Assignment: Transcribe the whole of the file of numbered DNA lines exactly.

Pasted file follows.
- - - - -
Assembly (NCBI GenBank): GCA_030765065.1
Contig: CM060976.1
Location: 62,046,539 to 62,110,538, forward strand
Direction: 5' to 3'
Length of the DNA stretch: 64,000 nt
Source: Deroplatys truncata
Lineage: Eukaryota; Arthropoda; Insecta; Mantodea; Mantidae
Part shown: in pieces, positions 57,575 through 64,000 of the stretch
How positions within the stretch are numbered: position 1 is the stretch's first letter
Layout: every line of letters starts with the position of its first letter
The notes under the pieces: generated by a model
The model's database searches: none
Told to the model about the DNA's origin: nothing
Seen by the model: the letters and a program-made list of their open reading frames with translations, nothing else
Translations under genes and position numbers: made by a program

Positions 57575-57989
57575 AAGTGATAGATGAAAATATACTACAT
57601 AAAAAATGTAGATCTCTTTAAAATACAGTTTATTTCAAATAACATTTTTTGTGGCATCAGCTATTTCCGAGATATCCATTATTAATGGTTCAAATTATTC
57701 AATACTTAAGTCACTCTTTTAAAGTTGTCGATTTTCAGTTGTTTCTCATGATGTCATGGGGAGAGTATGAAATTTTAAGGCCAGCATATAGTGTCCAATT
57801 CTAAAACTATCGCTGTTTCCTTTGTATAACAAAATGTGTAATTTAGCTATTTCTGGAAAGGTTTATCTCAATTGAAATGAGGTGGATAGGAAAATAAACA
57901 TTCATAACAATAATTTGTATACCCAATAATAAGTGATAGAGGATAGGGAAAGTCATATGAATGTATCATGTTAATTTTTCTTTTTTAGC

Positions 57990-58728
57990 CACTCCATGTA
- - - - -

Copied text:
Assembly (NCBI GenBank): GCA_030765065.1
Contig: CM060976.1
Location: 62,046,539 to 62,110,538, forward strand
Direction: 5' to 3'
Length of the DNA stretch: 64,000 nt
Source: Deroplatys truncata
Lineage: Eukaryota; Arthropoda; Insecta; Mantodea; Mantidae
Part shown: in pieces, positions 57,575 through 64,000 of the stretch
How positions within the stretch are numbered: position 1 is the stretch's first letter
Layout: every line of letters starts with the position of its first letter
The notes under the pieces: generated by a model
The model's database searches: none
Told to the model about the DNA's origin: nothing
Seen by the model: the letters and a program-made list of their open reading frames with translations, nothing else
Translations under genes and position numbers: made by a program

Positions 57575-57989
57575 AAGTGATAGATGAAAATATACTACAT
57601 AAAAAATGTAGATCTCTTTAAAATACAGTTTATTTCAAATAACATTTTTTGTGGCATCAGCTATTTCCGAGATATCCATTATTAATGGTTCAAATTATTC
57701 AATACTTAAGTCACTCTTTTAAAGTTGTCGATTTTCAGTTGTTTCTCATGATGTCATGGGGAGAGTATGAAATTTTAAGGCCAGCATATAGTGTCCAATT
57801 CTAAAACTATCGCTGTTTCCTTTGTATAACAAAATGTGTAATTTAGCTATTTCTGGAAAGGTTTATCTCAATTGAAATGAGGTGGATAGGAAAATAAACA
57901 TTCATAACAATAATTTGTATACCCAATAATAAGTGATAGAGGATAGGGAAAGTCATATGAATGTATCATGTTAATTTTTCTTTTTTAGC

Positions 57990-58728
57990 CACTCCATGTA